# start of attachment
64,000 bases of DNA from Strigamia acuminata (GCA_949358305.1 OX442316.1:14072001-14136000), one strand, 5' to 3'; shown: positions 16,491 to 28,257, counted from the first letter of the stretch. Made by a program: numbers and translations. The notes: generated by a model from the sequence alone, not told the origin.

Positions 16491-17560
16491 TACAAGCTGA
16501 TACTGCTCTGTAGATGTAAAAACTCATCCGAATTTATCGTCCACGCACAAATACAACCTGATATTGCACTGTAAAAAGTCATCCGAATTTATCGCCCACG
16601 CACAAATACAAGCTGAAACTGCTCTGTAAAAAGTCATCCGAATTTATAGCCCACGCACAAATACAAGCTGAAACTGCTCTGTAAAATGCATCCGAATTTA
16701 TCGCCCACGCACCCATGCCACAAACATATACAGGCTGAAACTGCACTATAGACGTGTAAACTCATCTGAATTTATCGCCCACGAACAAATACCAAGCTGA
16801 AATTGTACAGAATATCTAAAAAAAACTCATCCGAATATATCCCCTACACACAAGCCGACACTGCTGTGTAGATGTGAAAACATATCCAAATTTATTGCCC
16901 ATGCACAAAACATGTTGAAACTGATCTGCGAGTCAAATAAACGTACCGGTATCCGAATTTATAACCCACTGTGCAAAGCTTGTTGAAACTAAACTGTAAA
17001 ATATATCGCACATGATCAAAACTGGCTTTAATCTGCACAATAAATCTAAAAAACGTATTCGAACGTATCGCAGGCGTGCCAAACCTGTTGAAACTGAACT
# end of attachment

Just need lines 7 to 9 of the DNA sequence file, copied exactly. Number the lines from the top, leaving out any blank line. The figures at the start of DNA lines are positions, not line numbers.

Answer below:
16801 AATTGTACAGAATATCTAAAAAAAACTCATCCGAATATATCCCCTACACACAAGCCGACACTGCTGTGTAGATGTGAAAACATATCCAAATTTATTGCCC
16901 ATGCACAAAACATGTTGAAACTGATCTGCGAGTCAAATAAACGTACCGGTATCCGAATTTATAACCCACTGTGCAAAGCTTGTTGAAACTAAACTGTAAA
17001 ATATATCGCACATGATCAAAACTGGCTTTAATCTGCACAATAAATCTAAAAAACGTATTCGAACGTATCGCAGGCGTGCCAAACCTGTTGAAACTGAACT